The sweet taste of the season
Temperature swings bring early maple syrup production
After wild temperature swings in February, Hardwick Sugar Shack owners Joe and Megan Raskett aren’t sure how much longer the maple sugaring season will last.
The Rasketts started boiling their maple syrup earlier than in the past as last month’s weather provided pristine conditions for production, with cold nights and warm days.
“We’re noticing that some of the trees are starting to bud, especially some of the red maples,” Megan Raskett told the Herald on Friday. “That signals the end of the season. If the temperatures stay too warm or too cold, the sap doesn’t flow.”
Optimal sap flow comes when nighttime temperatures are in the low 20s and daytime temperatures are in the 40s, according to the Massachusetts Maple Producers Association.
The start of maple production season, which lasts four to six weeks, varies in the Bay State. In the eastern part of Massachusetts, it typically begins in mid to late February, while the central and western regions usually start boiling in the first week of March.
“For good sap production, maple producers must have alternating warm/cold temperatures,” the maple producers association says. “This is why it’s so impossible to predict the outcome of the maple crop from year to year.”
This year, maple producers across the state saw those prime conditions despite the winter being the warmest on record, according to the National Centers for Environmental Information.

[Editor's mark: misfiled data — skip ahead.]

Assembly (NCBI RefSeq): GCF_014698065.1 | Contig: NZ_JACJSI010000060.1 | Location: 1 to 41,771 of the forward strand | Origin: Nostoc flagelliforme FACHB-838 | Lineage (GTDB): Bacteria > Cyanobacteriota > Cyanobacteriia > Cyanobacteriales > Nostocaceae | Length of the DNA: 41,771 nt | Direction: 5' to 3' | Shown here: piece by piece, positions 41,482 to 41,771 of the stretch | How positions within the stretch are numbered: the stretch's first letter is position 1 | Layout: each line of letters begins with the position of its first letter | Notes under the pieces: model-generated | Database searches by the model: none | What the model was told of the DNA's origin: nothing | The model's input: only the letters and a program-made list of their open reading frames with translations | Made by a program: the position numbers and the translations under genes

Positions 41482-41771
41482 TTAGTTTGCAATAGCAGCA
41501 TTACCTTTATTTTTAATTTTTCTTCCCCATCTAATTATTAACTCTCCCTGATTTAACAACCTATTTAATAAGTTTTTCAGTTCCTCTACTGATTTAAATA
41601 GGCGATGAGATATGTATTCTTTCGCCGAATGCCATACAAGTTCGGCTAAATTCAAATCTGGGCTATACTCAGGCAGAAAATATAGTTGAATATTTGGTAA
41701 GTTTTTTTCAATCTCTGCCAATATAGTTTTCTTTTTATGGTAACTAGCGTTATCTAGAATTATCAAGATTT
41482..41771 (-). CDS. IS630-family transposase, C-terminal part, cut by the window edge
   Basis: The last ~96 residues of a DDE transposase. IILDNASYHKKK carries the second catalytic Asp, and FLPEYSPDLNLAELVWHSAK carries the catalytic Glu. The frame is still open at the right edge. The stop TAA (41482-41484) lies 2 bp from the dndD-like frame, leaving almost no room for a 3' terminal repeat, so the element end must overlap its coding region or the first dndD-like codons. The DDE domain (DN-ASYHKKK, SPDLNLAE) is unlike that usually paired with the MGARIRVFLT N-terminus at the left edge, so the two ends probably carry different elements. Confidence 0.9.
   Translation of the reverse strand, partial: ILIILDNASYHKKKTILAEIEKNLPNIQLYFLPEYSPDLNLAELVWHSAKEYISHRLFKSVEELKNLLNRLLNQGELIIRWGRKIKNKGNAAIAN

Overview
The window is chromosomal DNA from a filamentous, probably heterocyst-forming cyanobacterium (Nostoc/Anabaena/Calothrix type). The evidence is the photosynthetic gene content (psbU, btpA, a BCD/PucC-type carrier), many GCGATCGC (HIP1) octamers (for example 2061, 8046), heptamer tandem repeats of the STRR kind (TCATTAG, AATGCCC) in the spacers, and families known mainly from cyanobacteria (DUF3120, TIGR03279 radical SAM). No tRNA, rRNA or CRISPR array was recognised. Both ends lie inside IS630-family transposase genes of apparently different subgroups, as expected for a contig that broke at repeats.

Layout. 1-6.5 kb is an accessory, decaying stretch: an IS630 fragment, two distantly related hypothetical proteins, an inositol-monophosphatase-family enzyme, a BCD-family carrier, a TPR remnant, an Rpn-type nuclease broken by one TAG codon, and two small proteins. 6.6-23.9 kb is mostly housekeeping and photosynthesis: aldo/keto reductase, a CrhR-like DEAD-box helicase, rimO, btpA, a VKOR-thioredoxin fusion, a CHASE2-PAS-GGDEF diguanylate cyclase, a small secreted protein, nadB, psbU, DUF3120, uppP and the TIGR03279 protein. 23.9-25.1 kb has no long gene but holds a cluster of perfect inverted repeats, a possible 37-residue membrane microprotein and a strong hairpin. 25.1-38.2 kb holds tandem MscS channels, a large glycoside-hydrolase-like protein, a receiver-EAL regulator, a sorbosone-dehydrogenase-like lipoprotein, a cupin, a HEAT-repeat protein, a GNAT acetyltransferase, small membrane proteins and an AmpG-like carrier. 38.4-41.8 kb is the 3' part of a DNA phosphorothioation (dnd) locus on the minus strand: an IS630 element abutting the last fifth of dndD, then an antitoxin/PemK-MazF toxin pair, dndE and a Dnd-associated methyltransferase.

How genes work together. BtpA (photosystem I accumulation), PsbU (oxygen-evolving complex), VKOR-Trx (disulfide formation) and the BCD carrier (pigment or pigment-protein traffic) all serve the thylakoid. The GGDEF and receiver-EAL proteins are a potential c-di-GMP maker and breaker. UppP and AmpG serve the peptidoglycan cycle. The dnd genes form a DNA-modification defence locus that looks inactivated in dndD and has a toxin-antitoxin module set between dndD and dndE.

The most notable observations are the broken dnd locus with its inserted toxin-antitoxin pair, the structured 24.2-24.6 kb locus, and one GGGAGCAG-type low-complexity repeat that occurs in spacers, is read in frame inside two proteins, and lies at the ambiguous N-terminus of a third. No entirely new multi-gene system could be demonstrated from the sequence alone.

While many days soared into the
40s and 50s, making February feel more like March, Raskett said, the Bay State also saw some bursts of arctic cold. The average temperature in January and February was nearly 34, 7 degrees warmer compared to the first two months of 2022.
The temperature swings over the years, though, haven’t made much of a dent in production, Raskett said. She and her husband continue collecting sap from 1,400 taps in their backyard
which is turned into hundreds of gallons of maple syrup that they supply locally in central Massachusetts.
“It is what it is,” Raskett said of the earlier season. “There are always changes from year to year anyways. What remains to be seen is the long-term impact of global change.”
More than 300 Massachusetts maple producers annually produce 50,000 to 60,000 goals of maple syrup, according to the state Department of Agricultural Resources.
Vermont, the nation’s top maple producing state, hauled in a record 2.55 million gallons of maple syrup last year, a massive jump of 46% from 2021. The temperature swings there led to a 40-day season compared to 28 the year before, according to the U.S. Department of Agriculture.
Raskett and her husband, who have been sugaring for 30 years, will welcome guests to their Hardwick family farm Sunday, showing guests how they create maple syrup over an open fire and the modern way with a reverse osmosis machine and an oil-fired evaporator.
The event is part of the maple producer’s association annual Maple Weekend.
“The passion remains, the work is still hard and the syrup is still sweet,” Raskett said.